Javascript is not enabled on this browser. This site will not function properly if Javascript is not enabled.

Crescent City Endodontics

Gretna, LA

 
Endodontic expertise

Recognized by the American Dental Association, Endodontics is a specialized branch of dentistry focused on the treatment of the pulp and surrounding tissues of a tooth. The visible part of your tooth is the crown, and the portion hidden beneath the gum line is the root. The root’s hard outer tissue is called cementum, and the inside channel, or root canal, contains your tooth’s pulp, a soft tissue composed of blood vessels and nerves. When tooth decay, periodontal disease or a fracture introduce bacteria into the pulp, discomfort and severe damage ensue.

At Crescent City Endodontics in Gretna, Louisiana, we treat root canals and provide full service endodontic treatments to save the tooth and prevent further problems and discomfort. After successful therapy, your general dentist will restore the tooth to normal function.

 

 

 

 

What is Endodontics?
Endodontics is a specialty of Dentistry that deals with diseases of the dental pulp and its supporting structures. Endodontists are Dentists with special post-graduate training in this field. Endodontists are also experienced at finding the cause of oral and facial pain that has been difficult to diagnose.

Although General Dentists can perform Endodontic treatment, patients are often referred to an Endodontist when the case is complicated or more difficult than usual.
In order to understand Endodontic treatment, it helps to know something about the anatomy of a tooth. Teeth have several layers. The outside layer of the tooth is composed of a hard layer called Enamel. Enamel is supported by an inner layer called Dentin, which has at its center a soft tissue known as the Pulp.

The pulp contains blood vessels, nerves, and connective tissue that are responsible for forming the surrounding Dentin and Enamel during tooth development. The pulp receives its nourishment supply from vessels which enter the end of the root. Although the pulp is important during development of the tooth, it is not necessary for function of the tooth. The tooth continues to be nourished by the tissues surrounding it even after the pulp is removed.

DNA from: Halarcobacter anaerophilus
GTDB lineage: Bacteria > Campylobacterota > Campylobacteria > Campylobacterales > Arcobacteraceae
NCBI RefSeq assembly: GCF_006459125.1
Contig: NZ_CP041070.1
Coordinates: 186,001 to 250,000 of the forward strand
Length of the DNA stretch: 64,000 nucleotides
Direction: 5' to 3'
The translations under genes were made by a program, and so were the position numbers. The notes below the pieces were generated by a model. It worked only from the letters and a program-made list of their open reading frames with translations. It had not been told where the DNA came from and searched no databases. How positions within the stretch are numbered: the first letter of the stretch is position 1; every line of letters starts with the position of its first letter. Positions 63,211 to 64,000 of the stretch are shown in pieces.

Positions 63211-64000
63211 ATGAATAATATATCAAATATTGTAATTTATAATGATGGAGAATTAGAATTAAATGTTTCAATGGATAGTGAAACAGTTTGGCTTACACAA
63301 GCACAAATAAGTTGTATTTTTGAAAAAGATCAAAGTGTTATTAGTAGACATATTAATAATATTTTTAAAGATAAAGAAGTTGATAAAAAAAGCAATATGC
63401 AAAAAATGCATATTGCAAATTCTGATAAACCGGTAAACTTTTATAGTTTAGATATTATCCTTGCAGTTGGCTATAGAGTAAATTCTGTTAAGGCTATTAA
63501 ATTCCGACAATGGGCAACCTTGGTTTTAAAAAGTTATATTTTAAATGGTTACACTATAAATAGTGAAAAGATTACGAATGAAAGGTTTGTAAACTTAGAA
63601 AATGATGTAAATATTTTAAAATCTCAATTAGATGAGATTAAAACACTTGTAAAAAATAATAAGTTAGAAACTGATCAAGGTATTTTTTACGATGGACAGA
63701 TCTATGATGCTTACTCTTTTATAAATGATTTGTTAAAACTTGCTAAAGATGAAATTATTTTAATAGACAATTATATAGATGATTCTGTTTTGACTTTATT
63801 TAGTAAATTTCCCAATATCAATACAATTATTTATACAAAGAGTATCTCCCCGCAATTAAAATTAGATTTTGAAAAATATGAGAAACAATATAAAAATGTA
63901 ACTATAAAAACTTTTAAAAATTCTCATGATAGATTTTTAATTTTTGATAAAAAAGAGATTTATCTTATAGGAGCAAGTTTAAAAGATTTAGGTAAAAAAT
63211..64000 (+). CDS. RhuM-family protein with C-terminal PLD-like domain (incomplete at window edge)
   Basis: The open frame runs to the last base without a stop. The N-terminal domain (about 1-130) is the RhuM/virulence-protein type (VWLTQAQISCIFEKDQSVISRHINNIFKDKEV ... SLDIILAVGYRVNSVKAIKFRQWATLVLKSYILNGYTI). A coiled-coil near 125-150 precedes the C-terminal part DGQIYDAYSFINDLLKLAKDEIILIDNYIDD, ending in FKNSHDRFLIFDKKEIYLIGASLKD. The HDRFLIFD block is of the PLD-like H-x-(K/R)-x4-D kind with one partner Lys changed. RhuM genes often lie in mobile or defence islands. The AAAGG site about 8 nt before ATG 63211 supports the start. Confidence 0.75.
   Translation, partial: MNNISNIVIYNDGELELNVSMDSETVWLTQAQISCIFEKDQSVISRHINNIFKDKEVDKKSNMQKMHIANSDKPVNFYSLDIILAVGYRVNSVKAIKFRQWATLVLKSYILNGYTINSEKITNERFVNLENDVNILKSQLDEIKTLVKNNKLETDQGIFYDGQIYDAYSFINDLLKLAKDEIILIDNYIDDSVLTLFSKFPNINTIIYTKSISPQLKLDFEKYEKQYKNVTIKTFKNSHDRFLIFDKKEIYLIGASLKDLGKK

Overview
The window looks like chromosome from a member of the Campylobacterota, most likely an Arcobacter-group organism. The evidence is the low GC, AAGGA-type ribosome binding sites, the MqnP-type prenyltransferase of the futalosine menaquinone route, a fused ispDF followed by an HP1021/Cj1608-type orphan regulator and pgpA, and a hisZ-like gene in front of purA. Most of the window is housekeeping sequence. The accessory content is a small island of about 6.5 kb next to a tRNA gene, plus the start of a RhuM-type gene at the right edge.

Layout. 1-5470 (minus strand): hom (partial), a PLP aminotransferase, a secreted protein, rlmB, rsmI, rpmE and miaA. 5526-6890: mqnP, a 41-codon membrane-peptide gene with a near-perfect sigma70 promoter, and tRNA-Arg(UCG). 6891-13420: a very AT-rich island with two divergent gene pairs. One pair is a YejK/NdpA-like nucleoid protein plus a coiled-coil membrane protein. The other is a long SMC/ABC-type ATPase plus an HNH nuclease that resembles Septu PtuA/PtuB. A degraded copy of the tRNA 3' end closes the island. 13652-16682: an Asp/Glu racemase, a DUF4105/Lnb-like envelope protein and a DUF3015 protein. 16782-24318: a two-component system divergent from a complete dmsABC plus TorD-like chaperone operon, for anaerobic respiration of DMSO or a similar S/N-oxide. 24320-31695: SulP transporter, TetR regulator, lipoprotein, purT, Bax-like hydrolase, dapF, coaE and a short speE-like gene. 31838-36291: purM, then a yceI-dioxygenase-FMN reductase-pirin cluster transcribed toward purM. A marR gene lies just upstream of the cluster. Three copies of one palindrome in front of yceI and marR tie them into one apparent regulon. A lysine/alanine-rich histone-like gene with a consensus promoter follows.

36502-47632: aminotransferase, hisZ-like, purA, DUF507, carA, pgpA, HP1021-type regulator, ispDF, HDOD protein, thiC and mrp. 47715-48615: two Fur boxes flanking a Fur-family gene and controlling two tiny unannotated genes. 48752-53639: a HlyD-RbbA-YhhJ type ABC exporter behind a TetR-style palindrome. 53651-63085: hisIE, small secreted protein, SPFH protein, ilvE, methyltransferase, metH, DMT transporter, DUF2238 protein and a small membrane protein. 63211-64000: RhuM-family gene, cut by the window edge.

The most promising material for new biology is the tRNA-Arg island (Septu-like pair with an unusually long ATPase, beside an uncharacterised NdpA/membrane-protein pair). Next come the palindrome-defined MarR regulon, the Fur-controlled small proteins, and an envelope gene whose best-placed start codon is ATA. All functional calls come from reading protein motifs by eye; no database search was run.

Why would I need Endodontic treatment?
Endodontic treatment is necessary when the pulp becomes inflamed or infected. The most common reasons for inflammation or infection are deep cavities (caries), repeated dental procedures, cracks or chips. Trauma can also cause inflammation and often shows up as discoloration of the tooth. If pulp inflammation or infection is left untreated, it can cause pain or lead to an abscess.
Signs and Symptoms
Indications for treatment include prolonged sensitivity to heat or cold, discoloration of the tooth, swelling or tenderness of the tooth or adjacent gums. Sometimes there are no symptoms.

 

 

 

 

Endodontic Retreatment

Occasionally a tooth that has undergone endodontic treatment fails to heal or pain continues despite therapy. 
Although rare, sometimes a tooth initially responds to root canal therapy but becomes painful or diseased months or years later. 


When either of these situations occur, the tooth often can be maintained with a second endodontic treatment.  
Dr. Ardalan performs a comprehensive evlauation before a root canal is reatreated.

 

 

 

 

 

Endodontic Surgery

Why would I need Endodontic Surgery?

Generally, a root canal is all that is needed to save teeth with injured pulp from extraction. Occasionally, this non-surgical procedure will not be sufficient to heal the tooth and your endodontist will recommend surgery. Endodontic surgery can be used to locate fractures or hidden canals that do not appear on x-rays but still manifest pain in the tooth. Damaged root surfaces or the surrounding bone may also be treated with this procedure. The most common surgery used to save damaged teeth is an apicoectomy or root-end resection.

 

 

What is an Apicoectomy?


The above diagram illustrates this simple procedure. An incision is made in the gum tissue to expose the bone and surrounding inflamed tissue. The damaged tissue is removed along with the end of the root tip. 
A root-end filling is placed to prevent reinfection of the root and the gum is sutured. The bone naturally heals around the root over a period of months restoring full function.

 

Following the procedure, there may be some discomfort or slight swelling while the incision heals. 
This is normal for any surgical procedure. To alleviate any discomfort, an appropriate pain medication will be recommended. If you have pain that does not respond to medication, please call our office.